].
Seedlings soon develop a taproot and become intolerant of root disturbance, they should be planted into their permanent positions whilst young[
11
Title
Trees and Shrubs Hardy in Great Britain. Vol 1 - 4 and Supplement.
Publication
 
Author
Bean. W.
Publisher
Murray
Year
1981
ISBN
-
Description
A classic with a wealth of information on the plants, but poor on pictures.
].
Most Quercus species hybridize freely with other members of the genus[
200
Title
The New RHS Dictionary of Gardening. 1992.
Publication
 
Author
Huxley. A.
Publisher
MacMillan Press
Year
1992
ISBN
0-333-47494-5
Description
Excellent and very comprehensive, though it contains a number of silly mistakes. Readable yet also very detailed.
].
Plants in this genus are notably resistant to honey fungus[
200
Title
The New RHS Dictionary of Gardening. 1992.
Publication
 
Author
Huxley. A.
Publisher
MacMillan Press
Year
1992
ISBN
0-333-47494-5
Description
Excellent and very comprehensive, though it contains a number of silly mistakes. Readable yet also very detailed.
].

Edible Uses

The conical, ovoid to cylindrical seed is 15 - 20mm long and 13 - 15mm wide[
899
Title
Tree Flora of Sabah and Sarawak Vols 1 - 6
Publication
 
Author
Soepadmo E.; Saw L.G.; Chung R.C.K. (Editors)
Publisher
Forest Research Institute Malaysia; Kuala Lumpur.
Year
2002
ISBN
983-2181-27-5
Description
A flora of the woody plants of Sabah and Sarawak on the island of Borneo, often giving details of plant uses.
].
Although we have no specific information for this species, the seeds of all the species of oak are edible - indeed, several species have been used as staple foods, whilst most if not all have been used for food in times of shortage, when better foods were not available[
331
Title
Flora of Guatemala
Publication
 
Author
Standley P.C. & J. A. Steyermark
Website
http://www.archive.org/
Publisher
 
Year
1946 - 1976
ISBN
 
Description
A superb reference, though somewhat dated. Gives lots of plant uses as well as information on plant habit and habitat. The entire flora (13 volumes) can now be downloaded from http://www.archive.org/
].
The seed is usually cooked before eating, though it can also be eaten raw. It can be eaten whole, though it is more commonly dried, then ground into a powder and used as a thickening in stews etc or mixed with cereals for making bread.
In some species, especially many of those classified as 'white oaks', the seeds are low in tannins and have a more or less sweet and agreeable flavour. The seed of most species, however, have a very bitter flavour, due especially to the presence of tannins. In these species there are various processes that can remove or at least reduce the amount of these bitter substances (although other water-soluble substances, including some minerals, will also be removed).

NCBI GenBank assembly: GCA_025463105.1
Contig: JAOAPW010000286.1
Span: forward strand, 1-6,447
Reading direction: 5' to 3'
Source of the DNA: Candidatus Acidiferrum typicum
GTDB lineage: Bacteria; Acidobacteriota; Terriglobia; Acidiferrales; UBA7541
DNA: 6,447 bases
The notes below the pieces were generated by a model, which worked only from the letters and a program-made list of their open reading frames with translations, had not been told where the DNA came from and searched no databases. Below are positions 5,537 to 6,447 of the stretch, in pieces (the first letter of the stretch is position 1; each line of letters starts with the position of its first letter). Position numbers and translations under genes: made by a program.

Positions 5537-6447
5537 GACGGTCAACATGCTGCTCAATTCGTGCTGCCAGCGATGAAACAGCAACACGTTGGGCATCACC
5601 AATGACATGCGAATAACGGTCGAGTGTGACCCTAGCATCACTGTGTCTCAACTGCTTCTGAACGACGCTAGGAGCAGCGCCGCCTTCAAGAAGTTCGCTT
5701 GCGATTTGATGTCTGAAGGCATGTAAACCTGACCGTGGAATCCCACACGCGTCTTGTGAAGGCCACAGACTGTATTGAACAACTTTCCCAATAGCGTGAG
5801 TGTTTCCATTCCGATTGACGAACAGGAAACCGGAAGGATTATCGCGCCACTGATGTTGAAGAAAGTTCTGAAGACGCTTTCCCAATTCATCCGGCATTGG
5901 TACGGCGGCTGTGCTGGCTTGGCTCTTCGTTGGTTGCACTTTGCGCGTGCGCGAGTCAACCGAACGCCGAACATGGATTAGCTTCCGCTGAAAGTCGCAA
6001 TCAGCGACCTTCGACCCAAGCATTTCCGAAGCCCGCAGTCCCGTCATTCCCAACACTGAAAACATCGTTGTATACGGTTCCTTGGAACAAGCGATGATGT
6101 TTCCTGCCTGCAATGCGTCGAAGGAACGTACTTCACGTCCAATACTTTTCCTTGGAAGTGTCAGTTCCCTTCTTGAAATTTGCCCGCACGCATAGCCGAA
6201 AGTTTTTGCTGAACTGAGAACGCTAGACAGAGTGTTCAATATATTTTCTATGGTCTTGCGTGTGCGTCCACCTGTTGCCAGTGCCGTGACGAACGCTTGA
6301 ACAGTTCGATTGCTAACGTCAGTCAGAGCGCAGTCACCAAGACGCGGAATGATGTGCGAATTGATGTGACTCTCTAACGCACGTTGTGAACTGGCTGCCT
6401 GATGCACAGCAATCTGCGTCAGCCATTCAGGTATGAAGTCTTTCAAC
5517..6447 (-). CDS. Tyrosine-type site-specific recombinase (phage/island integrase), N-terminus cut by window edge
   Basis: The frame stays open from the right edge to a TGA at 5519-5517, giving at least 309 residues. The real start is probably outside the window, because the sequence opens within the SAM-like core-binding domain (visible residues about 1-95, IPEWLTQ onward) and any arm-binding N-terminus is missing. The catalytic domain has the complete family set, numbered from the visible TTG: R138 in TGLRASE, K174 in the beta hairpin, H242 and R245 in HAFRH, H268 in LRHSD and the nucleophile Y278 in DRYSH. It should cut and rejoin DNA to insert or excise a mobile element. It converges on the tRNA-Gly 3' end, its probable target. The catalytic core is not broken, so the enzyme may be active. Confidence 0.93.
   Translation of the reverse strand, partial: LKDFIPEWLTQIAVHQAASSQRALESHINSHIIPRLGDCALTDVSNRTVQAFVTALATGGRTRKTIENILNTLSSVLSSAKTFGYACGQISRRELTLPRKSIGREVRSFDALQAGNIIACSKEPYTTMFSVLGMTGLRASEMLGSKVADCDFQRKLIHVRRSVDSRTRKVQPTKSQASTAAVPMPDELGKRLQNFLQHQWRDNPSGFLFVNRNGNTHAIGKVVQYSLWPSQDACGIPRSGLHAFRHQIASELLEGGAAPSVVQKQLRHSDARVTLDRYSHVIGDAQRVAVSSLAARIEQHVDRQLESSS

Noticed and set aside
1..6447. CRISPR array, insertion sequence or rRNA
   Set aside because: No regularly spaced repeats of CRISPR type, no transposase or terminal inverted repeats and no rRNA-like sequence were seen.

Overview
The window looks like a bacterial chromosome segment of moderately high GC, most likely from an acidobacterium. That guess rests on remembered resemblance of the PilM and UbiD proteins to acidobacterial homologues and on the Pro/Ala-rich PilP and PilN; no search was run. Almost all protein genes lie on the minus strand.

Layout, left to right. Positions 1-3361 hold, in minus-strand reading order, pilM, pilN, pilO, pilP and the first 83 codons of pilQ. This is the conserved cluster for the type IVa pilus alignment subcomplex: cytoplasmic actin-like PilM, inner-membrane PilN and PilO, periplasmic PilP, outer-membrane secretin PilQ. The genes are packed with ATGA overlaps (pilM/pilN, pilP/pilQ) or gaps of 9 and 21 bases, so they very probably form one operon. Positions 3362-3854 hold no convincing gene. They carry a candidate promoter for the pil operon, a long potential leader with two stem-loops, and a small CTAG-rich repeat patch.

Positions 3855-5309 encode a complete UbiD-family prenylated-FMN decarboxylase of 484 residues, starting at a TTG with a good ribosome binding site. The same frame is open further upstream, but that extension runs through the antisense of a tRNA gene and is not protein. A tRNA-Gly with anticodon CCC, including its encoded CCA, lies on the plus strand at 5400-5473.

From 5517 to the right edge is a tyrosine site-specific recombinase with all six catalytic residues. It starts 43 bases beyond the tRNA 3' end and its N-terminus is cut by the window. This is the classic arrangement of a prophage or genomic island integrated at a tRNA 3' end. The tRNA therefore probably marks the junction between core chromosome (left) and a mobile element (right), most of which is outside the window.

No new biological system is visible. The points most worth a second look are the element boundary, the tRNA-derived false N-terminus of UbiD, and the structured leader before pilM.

Tannins are water-soluble and therefore the easiest way to remove or reduce tannin levels is by soaking in water. A few different methods are listed:-
A traditional method of preparing the seed was to bury it in boggy ground overwinter and allow the wet soil to gradually leach the tannins. The germinating seed was dug up in the spring when it would have lost most of its astringency and bitterness.
Another method was to wrap the seeds in a cloth bag and place them in a stream for several weeks.
Drying the seed and grinding it to a powder before soaking speeds up the process. The fastest method is to use hot water, by cooking the powder and changing the water several times until the cooking water is no longer bitter. Alternatively, you can use cold water (which is reported to produce the best quality flour). In this case, you soak the powdered seed in cold water for 12 - 24 hours then discard the water. Repeat this process for a number of times until the soak water is no longer bitter.

The roasted seed of many Quercus species has been used as a coffee substitute.

Medicinal

Quercus (oak) species are used in the traditional medicine of many cultures, being valued especially for their tannins. Various parts of the plant can be used, most frequently it is the leaves, bark, seeds, seed cups or the galls that are produced as a result of insect damage. A decoction or infusion is astringent, antibacterial, antifungal, antiseptic, styptic and haemostatic. It is taken internally to treat conditions such as acute diarrhea, dysentery and haemorrhages. Externally, it is used as a mouthwash to treat toothache or gum problems and is applied topically as a wash on cuts, burns, various skin problems, haemorrhoids and oral, genital and anal mucosa inflammation[